Gerrard Gallant will go down as the author of one of the most incredible seasons in North American sports history. He took an expansion team–a group of misfit toys and discarded fruit pits–with no real stars to three wins from the Stanley Cup. He did it by getting on the cutting edge of where the league is going, by having his team play faster than almost anyone could live with. The Knights got the puck up the ice as quickly as possible, trying to cram their chances in before teams could get set up to get in shooting lanes.
Gallant benefitted from a lot of players having career years, but he provided the atmosphere for players to flourish and enjoy their game. He didn’t try to shackle anyone. He may never accomplish as much again. And yet, on the biggest stage, Gallant went full hockey meatball.
Ryan Reaves, defying all that is good and right in the world, scored the game-winning goal in Game 1 of the Final. He did it in the only way Reaves can, getting in the way and having the puck bounce off of him. Reaves will never be more than a mouthy obelisk, and every so often when the planets align and all fart at the same time–or at least show a callousness to what should be- he’s an obelisk in the right place.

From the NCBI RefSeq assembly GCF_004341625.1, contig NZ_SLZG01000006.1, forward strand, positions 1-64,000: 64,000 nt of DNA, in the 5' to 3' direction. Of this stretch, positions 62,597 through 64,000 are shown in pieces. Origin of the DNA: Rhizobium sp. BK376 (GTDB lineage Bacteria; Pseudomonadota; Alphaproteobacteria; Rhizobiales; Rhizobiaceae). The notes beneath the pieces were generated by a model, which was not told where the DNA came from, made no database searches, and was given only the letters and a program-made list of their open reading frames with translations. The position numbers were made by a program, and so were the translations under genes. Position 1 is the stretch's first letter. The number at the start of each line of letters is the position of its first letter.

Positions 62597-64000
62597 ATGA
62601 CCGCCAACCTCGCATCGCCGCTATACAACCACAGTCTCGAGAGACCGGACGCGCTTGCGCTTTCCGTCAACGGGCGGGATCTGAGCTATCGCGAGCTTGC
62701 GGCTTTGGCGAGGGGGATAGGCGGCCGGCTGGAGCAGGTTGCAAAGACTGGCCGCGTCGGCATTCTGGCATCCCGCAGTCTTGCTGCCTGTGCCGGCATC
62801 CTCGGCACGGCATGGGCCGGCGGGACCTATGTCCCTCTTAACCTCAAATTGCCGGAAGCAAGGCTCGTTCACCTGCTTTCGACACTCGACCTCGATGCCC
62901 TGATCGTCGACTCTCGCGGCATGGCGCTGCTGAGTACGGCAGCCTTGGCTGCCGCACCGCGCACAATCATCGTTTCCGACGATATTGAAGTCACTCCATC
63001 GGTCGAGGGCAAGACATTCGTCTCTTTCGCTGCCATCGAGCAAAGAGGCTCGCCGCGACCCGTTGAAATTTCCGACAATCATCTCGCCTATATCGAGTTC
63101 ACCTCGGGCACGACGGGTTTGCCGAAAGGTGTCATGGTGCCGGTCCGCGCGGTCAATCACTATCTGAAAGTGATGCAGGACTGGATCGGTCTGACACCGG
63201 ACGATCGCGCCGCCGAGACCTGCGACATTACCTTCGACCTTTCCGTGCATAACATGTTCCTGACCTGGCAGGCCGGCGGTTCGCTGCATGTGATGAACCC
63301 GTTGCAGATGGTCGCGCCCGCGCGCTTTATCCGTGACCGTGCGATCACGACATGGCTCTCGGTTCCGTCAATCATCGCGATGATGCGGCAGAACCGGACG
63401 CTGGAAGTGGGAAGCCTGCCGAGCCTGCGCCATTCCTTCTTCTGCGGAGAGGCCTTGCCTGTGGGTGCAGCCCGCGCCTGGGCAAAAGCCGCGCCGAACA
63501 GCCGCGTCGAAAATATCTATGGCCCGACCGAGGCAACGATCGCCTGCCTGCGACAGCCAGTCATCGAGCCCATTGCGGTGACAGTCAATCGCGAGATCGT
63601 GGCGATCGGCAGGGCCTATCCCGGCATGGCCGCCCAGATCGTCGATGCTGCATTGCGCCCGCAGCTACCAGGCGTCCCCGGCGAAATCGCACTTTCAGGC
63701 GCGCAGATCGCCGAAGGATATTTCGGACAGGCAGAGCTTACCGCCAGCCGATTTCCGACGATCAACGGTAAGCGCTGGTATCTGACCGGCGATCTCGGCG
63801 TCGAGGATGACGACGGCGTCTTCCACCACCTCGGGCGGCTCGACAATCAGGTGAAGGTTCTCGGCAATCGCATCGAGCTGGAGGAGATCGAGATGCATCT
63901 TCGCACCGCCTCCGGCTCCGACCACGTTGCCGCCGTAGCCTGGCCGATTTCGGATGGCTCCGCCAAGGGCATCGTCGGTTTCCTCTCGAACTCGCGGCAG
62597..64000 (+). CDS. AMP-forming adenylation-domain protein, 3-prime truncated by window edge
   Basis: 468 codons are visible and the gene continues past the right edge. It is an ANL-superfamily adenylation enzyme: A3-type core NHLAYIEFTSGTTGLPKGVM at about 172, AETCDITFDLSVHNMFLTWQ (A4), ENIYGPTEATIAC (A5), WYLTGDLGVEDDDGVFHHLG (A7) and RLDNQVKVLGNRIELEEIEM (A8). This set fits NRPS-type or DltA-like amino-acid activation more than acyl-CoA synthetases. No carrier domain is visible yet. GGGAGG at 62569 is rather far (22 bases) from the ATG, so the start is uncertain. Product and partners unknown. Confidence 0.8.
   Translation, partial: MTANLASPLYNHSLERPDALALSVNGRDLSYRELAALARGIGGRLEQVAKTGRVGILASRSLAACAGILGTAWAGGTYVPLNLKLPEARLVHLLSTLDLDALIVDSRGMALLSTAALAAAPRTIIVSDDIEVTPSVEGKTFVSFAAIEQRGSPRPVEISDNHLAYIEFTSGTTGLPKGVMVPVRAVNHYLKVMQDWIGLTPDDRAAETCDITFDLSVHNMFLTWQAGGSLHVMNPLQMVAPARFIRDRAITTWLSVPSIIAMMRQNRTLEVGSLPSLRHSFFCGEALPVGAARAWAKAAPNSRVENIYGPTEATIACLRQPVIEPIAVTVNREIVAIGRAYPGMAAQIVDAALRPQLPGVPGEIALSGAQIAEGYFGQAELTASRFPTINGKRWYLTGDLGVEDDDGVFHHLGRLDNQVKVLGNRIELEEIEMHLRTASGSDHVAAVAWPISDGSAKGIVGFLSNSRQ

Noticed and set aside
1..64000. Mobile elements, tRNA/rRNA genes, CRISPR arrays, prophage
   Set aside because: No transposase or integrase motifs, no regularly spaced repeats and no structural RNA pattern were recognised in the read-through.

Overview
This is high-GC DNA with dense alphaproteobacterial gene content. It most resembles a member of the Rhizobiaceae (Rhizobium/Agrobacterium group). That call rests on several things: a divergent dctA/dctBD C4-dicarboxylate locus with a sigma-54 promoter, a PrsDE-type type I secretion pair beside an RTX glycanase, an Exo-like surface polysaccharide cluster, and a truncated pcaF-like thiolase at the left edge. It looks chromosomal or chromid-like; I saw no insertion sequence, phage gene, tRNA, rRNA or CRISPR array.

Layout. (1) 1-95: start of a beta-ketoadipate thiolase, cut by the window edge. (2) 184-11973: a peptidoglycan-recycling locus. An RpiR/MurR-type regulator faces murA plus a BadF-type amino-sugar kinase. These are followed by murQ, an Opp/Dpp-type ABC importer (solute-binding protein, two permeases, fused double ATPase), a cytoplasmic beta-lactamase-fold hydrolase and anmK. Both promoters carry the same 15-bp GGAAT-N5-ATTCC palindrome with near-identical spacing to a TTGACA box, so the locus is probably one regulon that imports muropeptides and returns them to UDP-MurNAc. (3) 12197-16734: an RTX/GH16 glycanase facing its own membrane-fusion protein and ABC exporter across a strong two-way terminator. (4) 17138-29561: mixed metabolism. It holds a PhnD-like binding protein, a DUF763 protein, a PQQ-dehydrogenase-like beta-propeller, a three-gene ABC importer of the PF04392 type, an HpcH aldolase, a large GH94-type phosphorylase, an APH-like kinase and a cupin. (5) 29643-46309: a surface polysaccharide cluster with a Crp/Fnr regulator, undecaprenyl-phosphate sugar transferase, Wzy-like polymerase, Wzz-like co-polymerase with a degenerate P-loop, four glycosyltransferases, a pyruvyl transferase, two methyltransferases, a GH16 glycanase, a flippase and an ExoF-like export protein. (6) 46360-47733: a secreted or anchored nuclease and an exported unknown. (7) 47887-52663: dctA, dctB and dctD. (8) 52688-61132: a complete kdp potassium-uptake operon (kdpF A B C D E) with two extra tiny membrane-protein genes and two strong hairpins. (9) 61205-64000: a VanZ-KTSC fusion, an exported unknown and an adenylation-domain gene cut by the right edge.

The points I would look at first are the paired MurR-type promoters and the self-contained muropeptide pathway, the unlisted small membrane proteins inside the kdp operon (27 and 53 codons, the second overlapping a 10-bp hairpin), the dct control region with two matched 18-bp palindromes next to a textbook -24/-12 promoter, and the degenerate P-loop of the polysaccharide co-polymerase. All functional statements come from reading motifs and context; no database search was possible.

Which then prompted Gallant to throw out Reaves as his extra skater when the Knights were chasing the next four games. He did it three times, sending Reaves over the boards when pulling Fleury and chasing the Capitals. It would have left many dead from shock if they weren’t laughing so hard every filling popped loose and intestines were ruptured.
This is another backward hockey-think that should get anyone responsible stripped of their driver’s license to not put the rest of society in danger. The “hot stick.” Because Reaves had barfed a goal or two in recent games, Gallant was under the impression some hockey fairy or imp was planted on his shoulder that would make up for the fact that Reaves is nothing more than a well-compensated and less mobile ox. It’s like a reverse “cooler.”
The Knights weren’t getting to the Capitals anyway. And maybe Gallant had seen every gamble come up 7s for the Knights last season and figured he might as well push all-in again. No point in going conservative at that point. Still, even at the pinnacle of an impossible season, Gallant couldn’t escape hockey mysticism.
Game #25 Preview Suite